Prisons in England and Wales will for the first time set targets to eliminate drugs and rehabilitate inmates as part of government plans.
National rankings must be introduced as part of efforts to hold prison managers to account on how they can prevent illegal substances from entering their prisons and keep offenders ‘clean’.
Inmates shouted from their cell windows as Prime Minister Boris Johnson and Justice Secretary Dominic Raab were shown by staff around HMP Isis in south-east London on Tuesday to mark the announcement.
As they walked past an accommodation wing, someone seemed to be shouting “f *** bastard” while others seemed to be shouting “f *** Boris”, “f *** Tories” and “bellend” “. Mr Johnson turned and looked in the direction of the Screams before continuing and continuing the tour.
The proposals, presented in a white paper, come after the government unveiled a 10-year drug strategy on Monday. According to ministers, the plan includes the biggest increase in investment and recovery to end the cycle of addiction and recidivism.
The Ministry of Justice (MoJ) has said it will set “tough new targets” that will make prisons responsible for the rehabilitation of drug addicts for the first time.
In addition to the individual goals set for drug testing, the plans will see each prisoner assessed for drug and alcohol addiction upon arrival in detention.
Abstinence therapy will be one of a range of treatments made available to help reduce “excessive dependence on opioid substitutes like methadone”.
Results covering the success of prisons in keeping drug and alcohol offenders away and putting them into education or employment upon release would be published in national rankings.
The Justice Department described the announcement as a “new campaign” to fight drugs behind bars, following on from previous investments and existing government policies after pledges made by former ministers.
The plan also promises the installation of “airport-style security” in all newly built prisons. This will include x-ray body scanners, as already in place in existing closed prisons for men.
Staff members who might be “susceptible to corruption” could also be searched to prevent blackmail and smuggling of illegal goods into prisons.
There will also be drug addict dogs and hand-held scanners at prison gates, with visitors subject to biometric identification.
Mr Johnson said: ‘When young people, and they are almost always young men, end up in prison, it cannot be a dead end for them. And we want to keep the drugs out.
âSo we are investing a lot of money in scanners, but we also want them to come out with more qualifications and more self-esteem for their chances in the future. So basic English and math and opportunities to learn thingsâ¦ like painting and decorating and other skills that they can use so that they have a passport for their skills when they get out of prison. “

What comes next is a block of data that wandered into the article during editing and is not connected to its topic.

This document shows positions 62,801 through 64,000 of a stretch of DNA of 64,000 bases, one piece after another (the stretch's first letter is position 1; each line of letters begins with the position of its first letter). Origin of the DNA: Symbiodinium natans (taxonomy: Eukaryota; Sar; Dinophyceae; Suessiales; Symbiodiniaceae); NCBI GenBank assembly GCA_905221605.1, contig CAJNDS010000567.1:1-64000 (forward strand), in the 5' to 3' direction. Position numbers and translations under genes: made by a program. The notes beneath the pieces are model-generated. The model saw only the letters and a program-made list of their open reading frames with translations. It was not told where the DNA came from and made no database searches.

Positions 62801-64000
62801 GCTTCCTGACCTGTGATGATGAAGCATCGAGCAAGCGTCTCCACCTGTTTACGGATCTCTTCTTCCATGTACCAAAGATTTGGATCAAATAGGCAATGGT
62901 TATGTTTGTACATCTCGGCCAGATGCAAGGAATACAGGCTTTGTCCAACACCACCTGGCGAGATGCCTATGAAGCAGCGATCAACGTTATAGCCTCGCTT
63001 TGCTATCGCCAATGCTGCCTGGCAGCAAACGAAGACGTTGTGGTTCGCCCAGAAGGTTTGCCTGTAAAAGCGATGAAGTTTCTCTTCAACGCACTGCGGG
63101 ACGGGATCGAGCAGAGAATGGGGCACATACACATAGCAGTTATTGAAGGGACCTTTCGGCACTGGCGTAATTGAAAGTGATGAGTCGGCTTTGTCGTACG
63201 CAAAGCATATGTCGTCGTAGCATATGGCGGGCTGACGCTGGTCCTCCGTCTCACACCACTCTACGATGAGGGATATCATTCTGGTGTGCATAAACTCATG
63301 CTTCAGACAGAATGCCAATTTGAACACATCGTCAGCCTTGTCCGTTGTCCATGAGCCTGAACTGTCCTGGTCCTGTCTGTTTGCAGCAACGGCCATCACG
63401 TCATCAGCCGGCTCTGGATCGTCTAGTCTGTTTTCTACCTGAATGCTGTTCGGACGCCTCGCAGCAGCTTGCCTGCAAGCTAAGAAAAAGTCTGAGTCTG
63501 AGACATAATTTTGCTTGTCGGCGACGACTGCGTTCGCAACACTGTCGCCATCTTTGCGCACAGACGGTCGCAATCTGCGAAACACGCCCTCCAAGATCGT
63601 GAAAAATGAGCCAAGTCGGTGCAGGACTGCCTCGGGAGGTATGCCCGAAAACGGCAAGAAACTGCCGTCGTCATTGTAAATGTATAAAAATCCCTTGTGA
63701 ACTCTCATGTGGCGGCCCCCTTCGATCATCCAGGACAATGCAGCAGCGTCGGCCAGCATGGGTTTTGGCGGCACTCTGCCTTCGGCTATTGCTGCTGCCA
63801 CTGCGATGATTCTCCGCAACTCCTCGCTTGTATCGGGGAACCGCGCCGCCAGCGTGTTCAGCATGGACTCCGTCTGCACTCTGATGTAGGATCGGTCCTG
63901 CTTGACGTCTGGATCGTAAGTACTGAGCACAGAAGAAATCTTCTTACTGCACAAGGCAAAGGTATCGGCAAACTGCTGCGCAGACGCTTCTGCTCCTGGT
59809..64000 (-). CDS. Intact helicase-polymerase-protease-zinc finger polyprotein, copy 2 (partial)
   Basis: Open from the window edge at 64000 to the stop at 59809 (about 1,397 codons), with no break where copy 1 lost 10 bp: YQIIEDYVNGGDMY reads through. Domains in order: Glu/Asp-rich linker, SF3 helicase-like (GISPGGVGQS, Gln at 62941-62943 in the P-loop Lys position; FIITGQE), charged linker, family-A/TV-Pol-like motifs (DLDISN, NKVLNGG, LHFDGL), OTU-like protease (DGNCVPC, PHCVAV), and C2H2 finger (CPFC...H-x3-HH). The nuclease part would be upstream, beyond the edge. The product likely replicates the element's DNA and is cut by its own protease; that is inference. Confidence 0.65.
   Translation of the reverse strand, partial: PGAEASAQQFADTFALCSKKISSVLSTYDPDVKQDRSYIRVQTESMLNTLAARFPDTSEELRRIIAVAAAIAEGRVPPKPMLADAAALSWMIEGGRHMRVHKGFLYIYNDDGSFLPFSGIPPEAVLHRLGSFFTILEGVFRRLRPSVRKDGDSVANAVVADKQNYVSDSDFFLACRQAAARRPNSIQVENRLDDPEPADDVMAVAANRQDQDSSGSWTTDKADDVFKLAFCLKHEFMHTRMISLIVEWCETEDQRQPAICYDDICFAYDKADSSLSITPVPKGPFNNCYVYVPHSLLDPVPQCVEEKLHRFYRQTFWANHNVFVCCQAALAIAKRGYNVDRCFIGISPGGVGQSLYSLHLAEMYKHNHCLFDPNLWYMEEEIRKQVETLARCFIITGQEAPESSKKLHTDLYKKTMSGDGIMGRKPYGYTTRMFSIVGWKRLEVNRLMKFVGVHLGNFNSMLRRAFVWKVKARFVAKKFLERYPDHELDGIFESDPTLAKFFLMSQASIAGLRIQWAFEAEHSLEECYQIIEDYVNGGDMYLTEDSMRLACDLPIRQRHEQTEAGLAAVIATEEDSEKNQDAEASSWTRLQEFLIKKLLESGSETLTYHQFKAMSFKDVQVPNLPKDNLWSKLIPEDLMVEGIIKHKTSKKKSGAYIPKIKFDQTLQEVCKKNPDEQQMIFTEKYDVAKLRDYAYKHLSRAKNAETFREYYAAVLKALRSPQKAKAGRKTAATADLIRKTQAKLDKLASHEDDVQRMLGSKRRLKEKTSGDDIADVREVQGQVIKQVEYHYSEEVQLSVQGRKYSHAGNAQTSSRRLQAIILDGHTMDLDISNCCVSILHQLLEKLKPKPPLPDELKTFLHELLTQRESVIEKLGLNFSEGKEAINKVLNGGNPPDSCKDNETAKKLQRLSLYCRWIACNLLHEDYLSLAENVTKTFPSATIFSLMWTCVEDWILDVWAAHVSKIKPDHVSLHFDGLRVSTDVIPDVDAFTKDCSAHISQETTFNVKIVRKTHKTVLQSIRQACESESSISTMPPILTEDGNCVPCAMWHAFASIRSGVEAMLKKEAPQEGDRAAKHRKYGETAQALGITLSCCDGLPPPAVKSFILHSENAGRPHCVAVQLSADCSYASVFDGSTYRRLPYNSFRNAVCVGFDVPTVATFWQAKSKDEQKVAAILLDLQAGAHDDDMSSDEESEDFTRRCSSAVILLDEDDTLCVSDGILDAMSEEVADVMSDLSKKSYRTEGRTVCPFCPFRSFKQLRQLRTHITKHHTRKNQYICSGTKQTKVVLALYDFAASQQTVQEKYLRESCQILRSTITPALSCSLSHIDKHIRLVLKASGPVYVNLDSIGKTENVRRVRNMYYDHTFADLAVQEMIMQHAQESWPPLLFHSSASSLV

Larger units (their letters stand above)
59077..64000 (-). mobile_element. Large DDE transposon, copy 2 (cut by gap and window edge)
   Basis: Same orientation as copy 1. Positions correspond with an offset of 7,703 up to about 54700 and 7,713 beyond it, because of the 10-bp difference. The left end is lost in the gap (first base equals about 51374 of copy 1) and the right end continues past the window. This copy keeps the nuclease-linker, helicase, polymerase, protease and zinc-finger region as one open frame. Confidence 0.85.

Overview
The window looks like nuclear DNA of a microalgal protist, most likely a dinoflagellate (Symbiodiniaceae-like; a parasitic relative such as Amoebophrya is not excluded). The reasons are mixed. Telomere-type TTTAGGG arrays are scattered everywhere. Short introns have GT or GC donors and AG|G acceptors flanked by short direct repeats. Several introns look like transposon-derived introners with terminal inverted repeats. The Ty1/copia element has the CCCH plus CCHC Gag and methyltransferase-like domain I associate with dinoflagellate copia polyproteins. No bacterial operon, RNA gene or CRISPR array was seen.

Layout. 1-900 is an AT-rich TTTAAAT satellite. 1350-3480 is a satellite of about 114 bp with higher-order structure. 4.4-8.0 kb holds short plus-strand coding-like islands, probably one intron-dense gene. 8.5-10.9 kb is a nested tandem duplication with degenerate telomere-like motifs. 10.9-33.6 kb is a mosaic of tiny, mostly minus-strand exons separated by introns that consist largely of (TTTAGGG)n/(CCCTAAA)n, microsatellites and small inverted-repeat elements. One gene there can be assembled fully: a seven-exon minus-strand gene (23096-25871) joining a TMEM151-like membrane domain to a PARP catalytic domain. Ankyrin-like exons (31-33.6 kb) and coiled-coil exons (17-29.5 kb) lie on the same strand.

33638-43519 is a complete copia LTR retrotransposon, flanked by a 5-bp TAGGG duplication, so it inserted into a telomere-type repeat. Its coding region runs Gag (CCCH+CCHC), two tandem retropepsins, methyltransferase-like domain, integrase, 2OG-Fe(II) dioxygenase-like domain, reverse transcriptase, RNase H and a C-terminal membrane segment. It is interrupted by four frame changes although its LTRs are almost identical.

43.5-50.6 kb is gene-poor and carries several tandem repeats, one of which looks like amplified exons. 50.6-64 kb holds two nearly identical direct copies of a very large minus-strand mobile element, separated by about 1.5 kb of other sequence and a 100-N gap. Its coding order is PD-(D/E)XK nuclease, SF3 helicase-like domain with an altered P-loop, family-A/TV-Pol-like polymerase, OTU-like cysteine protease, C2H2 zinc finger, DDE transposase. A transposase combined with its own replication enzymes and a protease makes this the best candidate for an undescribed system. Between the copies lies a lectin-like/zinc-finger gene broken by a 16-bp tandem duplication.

He later added: âWe cannot retrain young men indefinitely in and out of the criminal justice system.
âThis is why we are also investing to prevent drugs from entering prison, by offering them alternatives. “
Presenting more details in the House of Commons, Ms Atkins told MPs there would be a “zero tolerance approach” to drugs, guns and cellphones in prisons as she developed a seven point plan to “strengthen the prison system, reform and rehabilitate offenders throughout their sentence” in order to reduce recidivism and overall crime.
But shadow Labor Minister of Justice Ellie Reeves argued the government had a “broken prison career history,” saying many of the measures announced “address the symptoms of our broken prison system and do not not address the root causes of the problem â.
Campbell Robb, chief executive of the social justice charity Nacro, said the fight against drugs behind bars was “important” but “will not solve the problem per se,” adding that prisons must be ” places of rehabilitation “.
He said: âIf the government is serious about reducing crime and creating safer communities, it needs to make sure that everyone who leaves prison has a place to live and break the cycle of crime. cell, street, repeat. “
Peter Dawson, director of the Prison Reform Trust, warned that the plan could be “worse than useless” if it did not correct “fundamental” flaws in the penal system, adding: “Very few people will challenge this vision of safe prisons. and constructive.The only difficulty is that we have already heard it all.
âThe government has released strategies and delivered speeches over the past five years, making very similar promises. In the meantime, prisoners have spent more time locked up than ever before and one inspection report after another has revealed just how deep the crisis in our prisons has become. “